Results: PCE was detected at a concentration ≥0.44 μg/L, ≥1 μg/L, and ≥5 μg/L in 6.9%, 3.9%, and 1% of sampled public water systems, respectively. TCE was detected at a concentration ≥1 μg/L and ≥5 μg/L in 3.6% and 1.1% of sampled public water systems, respectively. Benzene was detected at a concentration ≥0.15 μg/L, ≥1 μg/L, and ≥5 μg/L in 3.1%, 0.9%, and 0.3% of sampled public water systems, respectively. MTBE was detected at a concentration ≥10 μg/L, ≥20 μg/L, and ≥70 μg/L in 2%, 1.4%, and 0.3% of sampled systems, respectively. Mean detected concentrations of PCE, TCE, benzene, and MTBE were 1.3 μg/L, 1.5 μg/L, 1.1 μg/L, and 2.7 μg/L, respectively. The detection frequency of these VOCs was notably lower in private wells, but higher in ambient groundwater wells. PCE, TCE, and benzene were detected more often above corresponding regulatory or human-health benchmarks than MTBE, due to their higher detected concentrations in water and/or greater toxicity values.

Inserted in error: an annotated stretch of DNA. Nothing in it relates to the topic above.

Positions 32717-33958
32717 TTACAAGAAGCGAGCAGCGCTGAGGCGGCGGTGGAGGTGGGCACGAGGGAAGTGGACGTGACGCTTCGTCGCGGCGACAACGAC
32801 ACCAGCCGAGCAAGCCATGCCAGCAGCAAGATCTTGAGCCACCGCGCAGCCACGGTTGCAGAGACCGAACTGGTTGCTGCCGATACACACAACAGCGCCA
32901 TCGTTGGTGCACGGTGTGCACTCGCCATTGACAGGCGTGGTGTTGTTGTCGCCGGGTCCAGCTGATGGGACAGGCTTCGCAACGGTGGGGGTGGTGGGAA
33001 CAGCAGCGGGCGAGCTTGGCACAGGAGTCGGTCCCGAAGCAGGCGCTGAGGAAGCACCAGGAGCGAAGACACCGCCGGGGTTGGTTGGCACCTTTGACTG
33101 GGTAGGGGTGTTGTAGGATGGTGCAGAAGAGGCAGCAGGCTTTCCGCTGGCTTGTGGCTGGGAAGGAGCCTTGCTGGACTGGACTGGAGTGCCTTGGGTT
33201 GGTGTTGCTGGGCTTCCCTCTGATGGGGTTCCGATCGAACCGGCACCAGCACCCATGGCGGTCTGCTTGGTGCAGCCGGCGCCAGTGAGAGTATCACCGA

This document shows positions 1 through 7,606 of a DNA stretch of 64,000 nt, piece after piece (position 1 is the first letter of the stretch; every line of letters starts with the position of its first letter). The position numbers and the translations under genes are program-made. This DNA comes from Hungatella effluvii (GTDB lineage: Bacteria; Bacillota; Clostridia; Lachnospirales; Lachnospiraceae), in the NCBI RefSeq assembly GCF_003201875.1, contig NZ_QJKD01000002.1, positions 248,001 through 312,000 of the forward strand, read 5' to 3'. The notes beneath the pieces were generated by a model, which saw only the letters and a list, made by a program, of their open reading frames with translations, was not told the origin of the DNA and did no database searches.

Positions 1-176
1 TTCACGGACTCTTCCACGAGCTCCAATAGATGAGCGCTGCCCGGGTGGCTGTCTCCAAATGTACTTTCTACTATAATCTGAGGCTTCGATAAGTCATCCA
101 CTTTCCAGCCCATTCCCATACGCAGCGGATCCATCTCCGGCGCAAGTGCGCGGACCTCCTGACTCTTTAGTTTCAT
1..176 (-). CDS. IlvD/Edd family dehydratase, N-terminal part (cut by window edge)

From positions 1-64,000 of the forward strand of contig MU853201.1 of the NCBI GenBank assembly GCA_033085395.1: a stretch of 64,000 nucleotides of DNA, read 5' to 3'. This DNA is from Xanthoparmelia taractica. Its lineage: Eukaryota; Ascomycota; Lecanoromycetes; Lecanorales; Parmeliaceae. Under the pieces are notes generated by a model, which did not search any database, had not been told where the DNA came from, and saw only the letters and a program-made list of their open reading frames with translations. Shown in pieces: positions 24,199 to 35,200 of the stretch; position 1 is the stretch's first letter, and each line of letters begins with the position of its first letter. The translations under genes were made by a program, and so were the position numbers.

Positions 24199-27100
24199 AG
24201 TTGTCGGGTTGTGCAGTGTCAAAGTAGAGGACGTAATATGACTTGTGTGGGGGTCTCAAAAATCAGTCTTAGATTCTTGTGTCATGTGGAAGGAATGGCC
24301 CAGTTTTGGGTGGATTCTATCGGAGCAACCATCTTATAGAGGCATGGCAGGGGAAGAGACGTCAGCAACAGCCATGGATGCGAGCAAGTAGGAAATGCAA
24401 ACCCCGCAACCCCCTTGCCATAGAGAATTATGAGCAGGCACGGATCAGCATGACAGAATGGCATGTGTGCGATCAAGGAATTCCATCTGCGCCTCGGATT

Conclusions: The current analysis provides useful data for evaluating historical and current contamination of water supplies in New Jersey and potential opportunities for public exposures and health risks on a statewide basis.

CS-403-07 Case Study in Providing Health Risk Assessment for New Technology in Challenging Environments

T. Zaccaro, Shell Brasil, Rio De Janeiro, Brazil

Situation/Problem: At Shell we require a Health Risk Assessment (HRA) to be performed for all of our operations. The HRA provides assurance of health hazard controls; a key output being the remedial action plan addressing any identified gaps. As the company seeks opportunities requiring the use of new technologies in more challenging environments, the industrial hygienist is tasked with completing assessments in remote environments which are difficult to access and have unique combinations of hazards. One such unique challenge is the Floating Production Storage and Offtake (FPSO). This vessel combines offshore drilling with oil storage and off loading capabilities. Constraints to reaching the FPSO are the limited number of persons who can be transported to the offshore location, and limited capacity for persons on board. As a result the HRA must be completed by the hygienist during a short on site visit to the FPSO.